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Blue Thought, 2002
Blue ballpoint pen, scketch-paper
Cm 180x290 - 72"x116"
Installation view at Massimo Audiello Gallery, New York

Private collection, Milano


BM In your work, blue is the recurrent color: your "drawing", be it on paper or porcelain or papier-mâché, is always blue. How did you come to this choice? And is there a relationship with an imagined nature? Are there any cultural references?

LR Blue appeared in my work in 2000 when I moved to New York and I started thinking about drawing as a form of writing. I noticed that the blue biro was for some reason the most commonly used for writing - it was everywhere - and wherever I was I could make a drawing and throw down a thought. The pen is, moreover, very sensitive to pressure, and it is indelible, so the sign remains on paper, a witness of something past. Only time will fade everything, because another charming quality of the pen is that after many years, it changes and disappears.
There has been an experience in my twenty years, that only recently I connect with my way of working. It may be that I have unconsciously borrowed from here, because, however, the theory of a relationship between psyche and line is for me fascinating and inspirational.
More or less in 1994 I was involved in redoing some blue pictures by Alighiero Boetti which, as you know, are disappearing over time. In the 1970s, the plates had been drawn by his assistants, men and women: each of them filled the surface of the paper, line after line, every which way. Finding myself having to fill an entire sheet of blue on my own, the result was surprisingly flat because my line was always the same. I then tried to approach the work differently trying to sense different moods and be more or less aggressive, light, nervous, exhilarated, calm, every time I drew to get different signs and pressure. Only in this way could I get that surface, so rich and alive, of the original plates.

In 2002, when I designed Blue Thought, the skies on black ink of the previous years became blue and the sensitivity of the ballpoint pen allowed me to record different pressures on the paper for a period of about eight months. The line, sometimes light, sometimes dark, changed with the moods, reflecting changes of moods that were mine. but which, with the finished work, mights be anyone's.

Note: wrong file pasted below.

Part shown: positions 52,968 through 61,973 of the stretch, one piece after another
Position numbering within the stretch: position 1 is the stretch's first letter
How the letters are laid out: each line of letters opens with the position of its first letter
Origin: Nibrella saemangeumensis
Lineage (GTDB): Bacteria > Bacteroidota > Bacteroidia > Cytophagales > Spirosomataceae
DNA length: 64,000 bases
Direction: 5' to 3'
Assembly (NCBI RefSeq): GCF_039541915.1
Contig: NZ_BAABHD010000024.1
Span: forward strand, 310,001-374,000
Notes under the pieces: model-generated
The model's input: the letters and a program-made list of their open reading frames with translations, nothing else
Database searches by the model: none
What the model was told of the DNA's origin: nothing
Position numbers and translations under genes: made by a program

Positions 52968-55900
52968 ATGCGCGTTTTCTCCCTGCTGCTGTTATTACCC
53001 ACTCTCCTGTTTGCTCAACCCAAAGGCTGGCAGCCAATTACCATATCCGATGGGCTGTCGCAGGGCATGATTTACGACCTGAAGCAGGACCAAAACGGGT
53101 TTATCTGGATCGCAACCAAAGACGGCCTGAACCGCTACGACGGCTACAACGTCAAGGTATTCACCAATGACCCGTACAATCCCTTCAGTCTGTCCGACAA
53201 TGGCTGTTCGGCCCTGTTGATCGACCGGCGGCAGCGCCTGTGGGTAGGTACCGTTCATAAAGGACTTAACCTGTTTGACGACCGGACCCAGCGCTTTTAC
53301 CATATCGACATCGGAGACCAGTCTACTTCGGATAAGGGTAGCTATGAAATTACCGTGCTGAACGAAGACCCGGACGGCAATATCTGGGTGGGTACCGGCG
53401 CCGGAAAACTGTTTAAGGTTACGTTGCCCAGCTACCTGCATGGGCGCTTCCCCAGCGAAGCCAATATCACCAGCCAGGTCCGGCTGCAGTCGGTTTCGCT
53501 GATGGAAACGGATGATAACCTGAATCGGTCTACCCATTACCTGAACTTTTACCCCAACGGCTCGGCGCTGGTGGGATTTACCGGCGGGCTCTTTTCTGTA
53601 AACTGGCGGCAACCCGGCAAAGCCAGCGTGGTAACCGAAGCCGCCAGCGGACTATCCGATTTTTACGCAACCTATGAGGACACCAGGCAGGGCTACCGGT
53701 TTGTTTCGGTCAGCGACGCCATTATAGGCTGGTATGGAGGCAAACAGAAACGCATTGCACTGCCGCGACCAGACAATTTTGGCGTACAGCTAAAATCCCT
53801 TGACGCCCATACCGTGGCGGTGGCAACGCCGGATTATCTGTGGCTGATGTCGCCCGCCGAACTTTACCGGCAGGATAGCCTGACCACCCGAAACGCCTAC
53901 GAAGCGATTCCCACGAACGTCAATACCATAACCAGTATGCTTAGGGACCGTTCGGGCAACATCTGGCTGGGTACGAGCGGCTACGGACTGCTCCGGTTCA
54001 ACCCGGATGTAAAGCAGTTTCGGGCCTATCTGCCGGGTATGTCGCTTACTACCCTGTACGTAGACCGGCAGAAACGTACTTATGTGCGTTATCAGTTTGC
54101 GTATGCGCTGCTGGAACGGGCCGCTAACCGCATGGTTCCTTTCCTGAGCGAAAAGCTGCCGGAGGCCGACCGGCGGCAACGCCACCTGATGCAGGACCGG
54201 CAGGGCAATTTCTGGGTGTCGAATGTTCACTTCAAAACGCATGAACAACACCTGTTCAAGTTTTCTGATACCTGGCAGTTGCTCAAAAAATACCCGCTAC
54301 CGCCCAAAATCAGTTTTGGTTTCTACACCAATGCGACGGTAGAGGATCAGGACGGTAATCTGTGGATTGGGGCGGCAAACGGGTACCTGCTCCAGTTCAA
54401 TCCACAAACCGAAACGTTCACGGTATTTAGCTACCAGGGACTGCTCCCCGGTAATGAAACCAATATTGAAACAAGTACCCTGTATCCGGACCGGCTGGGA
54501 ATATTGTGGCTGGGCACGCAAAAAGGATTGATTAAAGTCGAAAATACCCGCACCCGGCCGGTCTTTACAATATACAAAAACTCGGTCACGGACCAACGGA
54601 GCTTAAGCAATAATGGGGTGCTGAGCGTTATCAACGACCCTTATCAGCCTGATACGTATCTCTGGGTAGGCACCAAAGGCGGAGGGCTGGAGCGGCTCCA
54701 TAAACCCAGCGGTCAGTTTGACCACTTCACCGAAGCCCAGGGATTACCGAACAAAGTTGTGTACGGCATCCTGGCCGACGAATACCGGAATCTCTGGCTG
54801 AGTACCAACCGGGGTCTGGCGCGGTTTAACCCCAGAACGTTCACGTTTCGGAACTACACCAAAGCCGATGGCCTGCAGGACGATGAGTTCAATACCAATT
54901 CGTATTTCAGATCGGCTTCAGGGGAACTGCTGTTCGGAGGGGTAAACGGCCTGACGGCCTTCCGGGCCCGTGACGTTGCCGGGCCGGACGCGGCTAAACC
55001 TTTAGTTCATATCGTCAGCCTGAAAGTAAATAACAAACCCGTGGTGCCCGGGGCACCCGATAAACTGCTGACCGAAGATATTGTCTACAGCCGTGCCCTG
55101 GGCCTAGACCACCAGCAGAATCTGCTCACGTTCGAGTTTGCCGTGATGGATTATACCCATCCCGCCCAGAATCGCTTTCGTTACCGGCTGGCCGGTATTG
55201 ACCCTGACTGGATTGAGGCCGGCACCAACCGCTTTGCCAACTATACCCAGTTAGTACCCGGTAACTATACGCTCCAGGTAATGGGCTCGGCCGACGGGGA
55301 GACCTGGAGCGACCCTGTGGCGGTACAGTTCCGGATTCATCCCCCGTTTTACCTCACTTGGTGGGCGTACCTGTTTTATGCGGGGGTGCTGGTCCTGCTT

In blue, I discovered a suspended, extended time. In the papier-mâché sculptures, in particular, I find that the blue freezes a moment and extends in time. Since it is a color that does not exist in nature, it brings the work into an abstract dimension and circumscribes the figures in their own mental reality. Despite the fact that the papier-mâché sculptures are often figurative, the blue-colored figure does not fit into this word, but, in my opinion, can be approached only on a mental plane. What interests me in these works is imagining what happens in the mind of the figures I depict. Only in some cases are the drawings not blue, but when the work focuses on mental states I always use blue. Brown or sanguine, for example, are physical colors that bring attention to the belly, our second "brain".

From the conversation between Beatrice Merz and Luisa Rabbia, published in Luisa Rabbia: Traveling Under the Same Sky, Hopefulmonster, Torino, June 2010, (Italian/English) page133,134